8. Carbon Monoxide

Every year, many boating adventures end tragically due to carbon monoxide poisoning. Since 2000, over 800 incidents of CO poisoning and 140 deaths have been reported in boats. CO poses an unseen danger as it’s a poisonous gas with no smell or taste. Most people think carbon monoxide only builds up indoors, but it can also accumulate on the aft deck or cockpit when at slow speeds or idling.

This toxic gas is mainly produced by gasoline-powered engines and onboard generators, but devices such as space heaters are also a major culprit. To avoid this risk, properly maintain your fuel-burning engine, educate everyone onboard about the symptoms of carbon monoxide poisoning, anchor at least 20 feet away from other boats to avoid emissions, never block your boat’s exhaust outlets, and install waterproof CO detectors. This CO detector on Amazon would be perfect.

What are the Most Common Causes of Boating Accidents?

When it comes to recreational vessels, operators and their guests often focus on entertainment and ignore basic safety. In this section, we will explore the primary contributing factors to accidents when boating. We’ve listed them starting with the ones that cause the most accidents.

Operator Inattention

Lack of attention when operating the vessel is the top reason boats collide, passengers fall overboard, and other avoidable accidents occur. It only takes a few moments of distraction to cause an operator to fail to notice a smaller boat or an object in the water. The skipper should at all times stay vigilant and constantly monitor their boat, the waterways, and the weather.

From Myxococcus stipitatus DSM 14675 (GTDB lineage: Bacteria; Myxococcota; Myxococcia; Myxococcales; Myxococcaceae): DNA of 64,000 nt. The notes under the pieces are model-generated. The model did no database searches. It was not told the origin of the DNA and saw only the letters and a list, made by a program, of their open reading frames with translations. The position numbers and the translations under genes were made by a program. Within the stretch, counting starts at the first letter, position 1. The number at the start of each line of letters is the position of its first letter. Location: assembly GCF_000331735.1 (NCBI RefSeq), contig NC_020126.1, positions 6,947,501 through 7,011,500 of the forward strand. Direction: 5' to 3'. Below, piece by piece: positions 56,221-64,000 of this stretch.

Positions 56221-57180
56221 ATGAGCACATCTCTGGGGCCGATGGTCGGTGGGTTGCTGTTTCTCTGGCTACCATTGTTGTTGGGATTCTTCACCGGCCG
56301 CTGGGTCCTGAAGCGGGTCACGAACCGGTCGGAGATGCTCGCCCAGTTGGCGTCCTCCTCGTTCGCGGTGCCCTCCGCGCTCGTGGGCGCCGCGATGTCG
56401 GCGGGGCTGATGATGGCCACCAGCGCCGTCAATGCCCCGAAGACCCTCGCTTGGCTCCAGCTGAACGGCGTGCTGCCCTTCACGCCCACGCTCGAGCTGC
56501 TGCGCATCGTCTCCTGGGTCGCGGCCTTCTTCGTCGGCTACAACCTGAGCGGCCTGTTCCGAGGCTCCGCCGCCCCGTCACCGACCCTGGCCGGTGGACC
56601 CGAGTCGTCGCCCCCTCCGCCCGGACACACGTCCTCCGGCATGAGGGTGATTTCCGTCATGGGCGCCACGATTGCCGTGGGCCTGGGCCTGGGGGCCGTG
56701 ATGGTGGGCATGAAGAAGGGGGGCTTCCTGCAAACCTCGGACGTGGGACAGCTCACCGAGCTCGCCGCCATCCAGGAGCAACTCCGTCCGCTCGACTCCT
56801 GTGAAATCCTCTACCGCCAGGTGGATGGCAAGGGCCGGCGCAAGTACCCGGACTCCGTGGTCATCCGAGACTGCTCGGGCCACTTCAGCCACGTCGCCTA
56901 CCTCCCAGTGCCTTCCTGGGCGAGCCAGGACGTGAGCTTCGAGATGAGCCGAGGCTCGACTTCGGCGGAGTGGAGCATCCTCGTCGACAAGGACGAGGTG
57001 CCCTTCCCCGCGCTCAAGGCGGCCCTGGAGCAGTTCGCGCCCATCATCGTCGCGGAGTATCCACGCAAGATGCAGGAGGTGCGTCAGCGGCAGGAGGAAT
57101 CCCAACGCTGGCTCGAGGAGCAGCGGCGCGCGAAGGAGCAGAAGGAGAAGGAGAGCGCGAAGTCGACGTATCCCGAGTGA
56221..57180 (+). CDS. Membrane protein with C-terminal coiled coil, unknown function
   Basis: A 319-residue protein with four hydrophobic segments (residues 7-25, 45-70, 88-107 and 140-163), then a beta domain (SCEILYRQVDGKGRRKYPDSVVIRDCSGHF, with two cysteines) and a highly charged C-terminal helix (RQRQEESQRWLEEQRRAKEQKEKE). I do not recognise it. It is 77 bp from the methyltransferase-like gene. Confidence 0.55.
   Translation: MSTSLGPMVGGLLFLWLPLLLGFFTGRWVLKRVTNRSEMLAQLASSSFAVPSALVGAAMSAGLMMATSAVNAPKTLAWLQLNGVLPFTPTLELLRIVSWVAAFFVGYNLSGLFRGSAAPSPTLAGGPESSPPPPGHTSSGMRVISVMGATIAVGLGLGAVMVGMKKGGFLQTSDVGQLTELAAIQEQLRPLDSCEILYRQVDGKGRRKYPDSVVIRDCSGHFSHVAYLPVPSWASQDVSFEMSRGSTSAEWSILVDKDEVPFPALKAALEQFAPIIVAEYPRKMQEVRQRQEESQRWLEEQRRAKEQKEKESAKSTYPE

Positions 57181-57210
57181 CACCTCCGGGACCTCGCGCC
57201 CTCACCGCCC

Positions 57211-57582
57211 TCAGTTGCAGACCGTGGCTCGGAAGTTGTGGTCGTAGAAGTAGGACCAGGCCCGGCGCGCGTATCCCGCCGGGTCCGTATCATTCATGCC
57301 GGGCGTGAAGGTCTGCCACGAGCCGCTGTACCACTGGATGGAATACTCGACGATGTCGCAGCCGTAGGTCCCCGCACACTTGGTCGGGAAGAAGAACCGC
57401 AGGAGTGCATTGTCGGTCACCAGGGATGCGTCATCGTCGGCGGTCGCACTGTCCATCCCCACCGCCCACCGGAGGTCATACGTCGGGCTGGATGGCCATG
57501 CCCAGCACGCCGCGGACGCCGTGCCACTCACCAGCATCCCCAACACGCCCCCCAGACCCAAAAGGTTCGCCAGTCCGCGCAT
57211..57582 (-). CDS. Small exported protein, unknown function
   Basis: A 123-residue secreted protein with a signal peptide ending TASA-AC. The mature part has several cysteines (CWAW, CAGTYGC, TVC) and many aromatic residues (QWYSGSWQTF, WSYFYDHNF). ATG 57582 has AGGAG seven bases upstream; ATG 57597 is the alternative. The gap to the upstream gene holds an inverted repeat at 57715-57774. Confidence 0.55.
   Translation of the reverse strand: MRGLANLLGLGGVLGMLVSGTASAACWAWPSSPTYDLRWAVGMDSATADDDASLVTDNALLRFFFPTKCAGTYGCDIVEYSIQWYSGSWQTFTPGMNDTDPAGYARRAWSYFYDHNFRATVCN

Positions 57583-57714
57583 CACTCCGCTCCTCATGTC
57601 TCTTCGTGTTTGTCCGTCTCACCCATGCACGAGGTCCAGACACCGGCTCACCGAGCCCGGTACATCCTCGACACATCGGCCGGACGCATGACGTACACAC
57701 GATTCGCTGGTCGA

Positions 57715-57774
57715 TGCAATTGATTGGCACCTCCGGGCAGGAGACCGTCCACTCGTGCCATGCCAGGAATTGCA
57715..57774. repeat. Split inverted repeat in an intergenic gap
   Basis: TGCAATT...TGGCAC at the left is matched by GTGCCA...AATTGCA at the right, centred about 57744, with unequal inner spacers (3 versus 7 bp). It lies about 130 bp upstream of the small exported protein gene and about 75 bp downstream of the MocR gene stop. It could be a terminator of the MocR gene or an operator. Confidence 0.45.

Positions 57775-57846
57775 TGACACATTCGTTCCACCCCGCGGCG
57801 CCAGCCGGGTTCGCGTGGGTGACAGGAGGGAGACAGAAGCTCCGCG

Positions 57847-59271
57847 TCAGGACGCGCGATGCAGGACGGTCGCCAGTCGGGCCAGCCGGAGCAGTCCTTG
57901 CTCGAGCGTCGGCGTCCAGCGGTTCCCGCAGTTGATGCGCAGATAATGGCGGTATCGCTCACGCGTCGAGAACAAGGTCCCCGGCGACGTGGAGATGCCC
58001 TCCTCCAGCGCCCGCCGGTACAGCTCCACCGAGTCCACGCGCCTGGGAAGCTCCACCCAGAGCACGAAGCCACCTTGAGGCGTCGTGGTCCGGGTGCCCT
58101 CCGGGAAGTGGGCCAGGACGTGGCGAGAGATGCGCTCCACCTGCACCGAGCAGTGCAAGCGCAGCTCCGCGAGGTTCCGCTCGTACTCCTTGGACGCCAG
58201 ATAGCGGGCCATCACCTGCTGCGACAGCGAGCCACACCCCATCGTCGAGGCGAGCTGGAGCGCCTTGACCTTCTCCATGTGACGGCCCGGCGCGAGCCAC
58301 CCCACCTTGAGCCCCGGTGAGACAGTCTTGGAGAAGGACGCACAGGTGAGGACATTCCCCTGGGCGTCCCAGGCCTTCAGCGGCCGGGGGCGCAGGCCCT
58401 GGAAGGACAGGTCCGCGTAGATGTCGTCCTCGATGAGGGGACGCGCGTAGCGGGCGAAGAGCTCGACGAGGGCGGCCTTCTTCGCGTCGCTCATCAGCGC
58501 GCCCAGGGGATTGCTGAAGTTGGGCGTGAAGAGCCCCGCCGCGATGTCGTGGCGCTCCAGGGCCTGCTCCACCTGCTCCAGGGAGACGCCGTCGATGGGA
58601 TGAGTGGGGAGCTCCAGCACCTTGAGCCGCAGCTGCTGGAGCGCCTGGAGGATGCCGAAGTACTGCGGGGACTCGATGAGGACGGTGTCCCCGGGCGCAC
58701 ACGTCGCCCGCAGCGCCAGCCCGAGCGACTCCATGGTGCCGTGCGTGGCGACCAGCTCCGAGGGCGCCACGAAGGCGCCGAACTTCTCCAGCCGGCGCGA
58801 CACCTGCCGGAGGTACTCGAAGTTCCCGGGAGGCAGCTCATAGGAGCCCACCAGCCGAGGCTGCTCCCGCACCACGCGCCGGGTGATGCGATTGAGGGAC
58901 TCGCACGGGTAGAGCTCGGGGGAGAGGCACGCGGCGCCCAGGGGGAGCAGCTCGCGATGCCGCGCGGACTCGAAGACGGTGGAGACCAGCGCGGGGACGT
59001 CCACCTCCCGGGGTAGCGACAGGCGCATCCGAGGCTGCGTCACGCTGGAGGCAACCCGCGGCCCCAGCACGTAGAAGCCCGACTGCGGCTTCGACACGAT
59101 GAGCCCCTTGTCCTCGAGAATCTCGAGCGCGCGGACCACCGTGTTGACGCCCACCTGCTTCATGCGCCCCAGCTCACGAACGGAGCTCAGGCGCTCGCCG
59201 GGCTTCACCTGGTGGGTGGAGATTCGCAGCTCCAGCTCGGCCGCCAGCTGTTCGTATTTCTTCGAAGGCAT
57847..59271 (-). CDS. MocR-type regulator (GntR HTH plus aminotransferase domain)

Operator Inexperience

Watercraft can be quite tough to operate and control, especially for an inexperienced person. These newbie boat operators pose a significantly higher risk to those around them on the water as they are prone to mistakes. To prevent accidents, a novice should always be supervised by a seasoned boater.

Improper Lookout

Distractions are always present on the water, whether you’re boating in a crowded lake or a remote area. With that in mind, an operator needs to constantly be on the lookout through sight and hearing. Scanning the surroundings for hazards will allow you to identify anything that could impede your course and take action before an accident takes place.

Boat Breakdown

Another common cause of boating accidents is machinery failure. If there’s a defect or failure with any part of the boat, everyone on board is at risk. For instance, fuel leaks and damaged wires can start fires, while an engine breakdown can leave you stranded for extended periods and expose you to extreme weather changes.

Excessive Speeding

Just as you drive at safe speeds on the roadway, it is important you operate your boat at a safe speed. Unfortunately, many operators drive at high speeds, which makes it hard for them to react quickly enough to situations. Additionally, some skippers fail to match the speed to the conditions. When driving at night, in poor visibility, or in bad weather, always drive slow.

Alcohol Use

Another chief cause of boating accidents is operating under the influence. Alcohol or drugs makes your reaction times slow and your decision-making much less rational. If you’re planning to unwind while enjoying some drinks with your buddies, have a designated boat operator and limit the amount of drinking.